Text: James Russell Lowell, “Our Contributors: Edgar Allan Poe,” Graham’s Magazine, February 1845, 27:49-53


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THE situation of American literature is anomalous. It has no centre, or, if it have, it is like that of the sphere of Hermes. It is divided into many systems, each revolving round its several sun, and often presenting to the rest only the faint glimmer of a milk-and-watery way. Our capital city, unlike London or Paris, is not a great central heart, from which life and vigor radiate to the extremities, but resembles more an isolated umbilicus, stuck down as near as may be to the centre of the land, and seeming rather to tell a legend of former usefulness than to serve any present need. Boston, New York, Philadelphia, each has its literature almost more distinct than those of the different dialects of Germany; and the Young Queen of the West has also one of her own, of which some articulate rumor barely has reached us dwellers by the Atlantic. Meanwhile, a great babble is kept up concerning a national literature, and the country, having delivered itself of the ugly likeness of a paint-bedaubed, filthy savage, smilingly dandles the rag-baby upon her maternal knee, as if it were veritable flesh and blood, and would grow timely to bone and sinew.

But, before we have an American literature, we must have an American criticism. We have, it is true, some scores of “American Macaulays,” the faint echoes of defunct originalities, who will discourse learnedly at an hour’s notice upon matters, to be even a sciolist in which would ask the patient study and self-denial of years — but, with a few rare exceptions, America is still to seek a profound, original, and esthetic criticism. Our criticism, which from its nature might be expected to pass most erudite judgment upon the merit of thistles, undertakes to decide upon

“The plant and flower of light.” [column 2:]

There is little life in it, little conscientiousness, little reverence; nay, it has seldom the mere physical merit of fearlessness. It may be best likened to an intellectual gathering of chips to keep the critical pot of potatoes or reputations boiling. Too often, indeed, with the cast garments of some pigmy Gifford, or other foreign notoriety, which he has picked up at the rag-fair of literature, our critic sallies forth, a self-dubbed Amadis, armed with a pen, which, more wonderful even than the fairy-gifts in an old ballad, becomes at will either the lance couched terribly at defiant windmills, or the trumpet for a half-penny paean.

Perhaps there is no task more difficult than the just criticism of cotemporary literature. It is even more grateful to give praise where it is needed than where it is deserved, and friendship so often seduces the iron stylus of justice into a vague flourish, that she writes what seems rather like an epitaph than a criticism. Yet if praise be given as an alms, we could not drop so poisonous a one into any man’s hat. The critic’s ink may suffer equally from too large an infusion of nutgalls or of sugar. But it is easier to be generous than to be just, though there are some who find it equally hard to be either, and we might readily put faith in that fabulous direction to the hiding-place of truth, did we judge from the amount of water which we usually find mixed with it.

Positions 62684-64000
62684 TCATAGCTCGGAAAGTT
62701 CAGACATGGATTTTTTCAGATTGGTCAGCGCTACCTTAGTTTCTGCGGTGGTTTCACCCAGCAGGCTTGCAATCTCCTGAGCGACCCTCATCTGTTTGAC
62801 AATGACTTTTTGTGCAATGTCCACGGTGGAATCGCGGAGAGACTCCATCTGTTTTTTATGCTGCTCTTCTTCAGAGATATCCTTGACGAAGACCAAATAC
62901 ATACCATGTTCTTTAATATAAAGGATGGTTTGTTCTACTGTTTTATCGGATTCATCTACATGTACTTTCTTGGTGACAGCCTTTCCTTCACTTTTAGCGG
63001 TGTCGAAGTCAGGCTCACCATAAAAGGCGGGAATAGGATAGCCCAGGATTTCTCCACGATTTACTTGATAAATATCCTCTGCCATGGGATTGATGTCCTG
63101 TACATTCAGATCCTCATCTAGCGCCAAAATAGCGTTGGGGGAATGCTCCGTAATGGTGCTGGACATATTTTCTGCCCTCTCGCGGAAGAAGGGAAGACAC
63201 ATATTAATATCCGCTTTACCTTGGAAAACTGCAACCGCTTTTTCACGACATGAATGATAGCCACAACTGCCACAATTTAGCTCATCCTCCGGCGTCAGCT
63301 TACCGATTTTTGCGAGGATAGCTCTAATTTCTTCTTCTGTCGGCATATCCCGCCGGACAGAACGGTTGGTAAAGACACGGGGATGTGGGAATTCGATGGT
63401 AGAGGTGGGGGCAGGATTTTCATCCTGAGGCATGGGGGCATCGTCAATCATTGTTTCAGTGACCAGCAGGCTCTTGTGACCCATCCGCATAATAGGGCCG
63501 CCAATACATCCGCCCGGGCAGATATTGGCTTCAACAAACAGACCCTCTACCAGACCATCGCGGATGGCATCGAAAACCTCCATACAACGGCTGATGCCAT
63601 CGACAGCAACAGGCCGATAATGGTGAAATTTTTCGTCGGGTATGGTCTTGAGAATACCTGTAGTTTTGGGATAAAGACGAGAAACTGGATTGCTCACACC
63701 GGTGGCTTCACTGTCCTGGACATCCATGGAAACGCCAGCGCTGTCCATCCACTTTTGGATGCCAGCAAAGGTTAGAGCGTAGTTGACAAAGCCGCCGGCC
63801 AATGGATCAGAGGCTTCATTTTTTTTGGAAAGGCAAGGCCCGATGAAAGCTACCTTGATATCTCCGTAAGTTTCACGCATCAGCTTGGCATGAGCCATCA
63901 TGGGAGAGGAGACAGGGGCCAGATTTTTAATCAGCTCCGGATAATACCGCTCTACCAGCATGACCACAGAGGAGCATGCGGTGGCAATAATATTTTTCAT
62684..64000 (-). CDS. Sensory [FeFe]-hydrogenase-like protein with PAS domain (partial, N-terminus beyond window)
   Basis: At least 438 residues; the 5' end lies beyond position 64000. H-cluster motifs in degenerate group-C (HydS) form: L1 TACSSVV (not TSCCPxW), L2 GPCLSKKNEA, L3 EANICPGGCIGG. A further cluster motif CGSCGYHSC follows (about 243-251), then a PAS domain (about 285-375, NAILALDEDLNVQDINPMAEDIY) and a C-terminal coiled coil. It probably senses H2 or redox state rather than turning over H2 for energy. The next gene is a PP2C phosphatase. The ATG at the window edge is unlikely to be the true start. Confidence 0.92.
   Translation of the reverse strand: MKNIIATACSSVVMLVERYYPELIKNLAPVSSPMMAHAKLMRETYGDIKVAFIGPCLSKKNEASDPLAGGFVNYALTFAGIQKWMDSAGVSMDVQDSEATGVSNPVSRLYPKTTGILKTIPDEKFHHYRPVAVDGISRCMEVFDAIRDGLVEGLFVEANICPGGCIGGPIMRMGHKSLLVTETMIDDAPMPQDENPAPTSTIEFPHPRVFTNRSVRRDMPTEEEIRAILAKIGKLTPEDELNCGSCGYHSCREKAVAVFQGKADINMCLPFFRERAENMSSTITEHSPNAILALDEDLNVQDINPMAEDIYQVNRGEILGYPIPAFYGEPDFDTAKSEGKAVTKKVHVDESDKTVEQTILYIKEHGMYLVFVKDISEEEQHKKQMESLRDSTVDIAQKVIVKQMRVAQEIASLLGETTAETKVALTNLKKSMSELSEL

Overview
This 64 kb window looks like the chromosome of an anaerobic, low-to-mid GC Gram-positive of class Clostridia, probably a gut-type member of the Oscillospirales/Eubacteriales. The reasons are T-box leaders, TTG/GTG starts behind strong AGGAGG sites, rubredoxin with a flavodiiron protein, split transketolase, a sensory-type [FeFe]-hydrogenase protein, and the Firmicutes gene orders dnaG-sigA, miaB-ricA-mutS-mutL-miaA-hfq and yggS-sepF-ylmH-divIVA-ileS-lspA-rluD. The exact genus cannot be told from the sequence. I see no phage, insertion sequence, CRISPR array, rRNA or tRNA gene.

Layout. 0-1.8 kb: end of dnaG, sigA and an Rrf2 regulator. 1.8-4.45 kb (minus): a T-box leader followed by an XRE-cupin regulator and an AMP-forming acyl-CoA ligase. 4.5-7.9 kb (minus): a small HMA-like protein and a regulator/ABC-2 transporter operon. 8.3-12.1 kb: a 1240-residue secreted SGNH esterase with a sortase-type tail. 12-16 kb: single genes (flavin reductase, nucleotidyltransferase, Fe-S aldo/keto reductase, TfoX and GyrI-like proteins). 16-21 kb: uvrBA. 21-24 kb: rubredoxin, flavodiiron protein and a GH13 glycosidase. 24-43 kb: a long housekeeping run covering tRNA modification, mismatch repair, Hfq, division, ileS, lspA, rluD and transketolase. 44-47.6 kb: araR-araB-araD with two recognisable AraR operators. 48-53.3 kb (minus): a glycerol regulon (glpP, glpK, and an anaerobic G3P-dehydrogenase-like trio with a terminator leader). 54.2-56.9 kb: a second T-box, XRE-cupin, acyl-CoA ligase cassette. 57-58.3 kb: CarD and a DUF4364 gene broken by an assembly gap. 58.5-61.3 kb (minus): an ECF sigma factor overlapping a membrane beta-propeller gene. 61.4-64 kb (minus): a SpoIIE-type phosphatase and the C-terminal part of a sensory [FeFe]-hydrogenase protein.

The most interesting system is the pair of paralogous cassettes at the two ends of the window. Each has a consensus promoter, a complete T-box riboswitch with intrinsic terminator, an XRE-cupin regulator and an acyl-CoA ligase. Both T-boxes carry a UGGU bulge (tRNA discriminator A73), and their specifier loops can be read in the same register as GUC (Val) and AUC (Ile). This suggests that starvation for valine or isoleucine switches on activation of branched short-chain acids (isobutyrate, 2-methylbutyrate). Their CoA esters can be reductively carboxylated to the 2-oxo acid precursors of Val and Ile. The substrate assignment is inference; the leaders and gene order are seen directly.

We were very naturally led into some remarks on American criticism by the subject of the present sketch. Mr. Poe is at once the most discriminating, philosophical, and fearless critic upon imaginative works who has written in America. It may be that we should qualify our remark a little and say that he might be, rather than that he always is, for he seems sometimes to mistake his phial of prussic-acid for his [page 50:] inkstand. If we do not always agree with him in his premises, we are, at least, satisfied that his deductions are logical, and that we are reading the thoughts of a man who thinks for himself, and says what he thinks, and knows well what he is talking about. His analytic powers would furnish forth bravely some score of ordinary critics. We do not know him personally, but we suspect him for a man who has one or two pet prejudices on which he prides himself. These sometimes allure him out of the strict path of criticism,* but, where they do not interfere, we would put almost entire confidence in his judgments. Had Mr. Poe had the control of a magazine of his own, in which to display his critical abilities, he would have been as autocratic, ere this, in America, as Professor Wilson has been in England; and his criticisms, we are sure, would have been far more profound and philosophical than those of the Scotsman. As it is, he has squared out blocks enough to build an enduring pyramid, but has left them lying carelessly and unclaimed in many different quarries.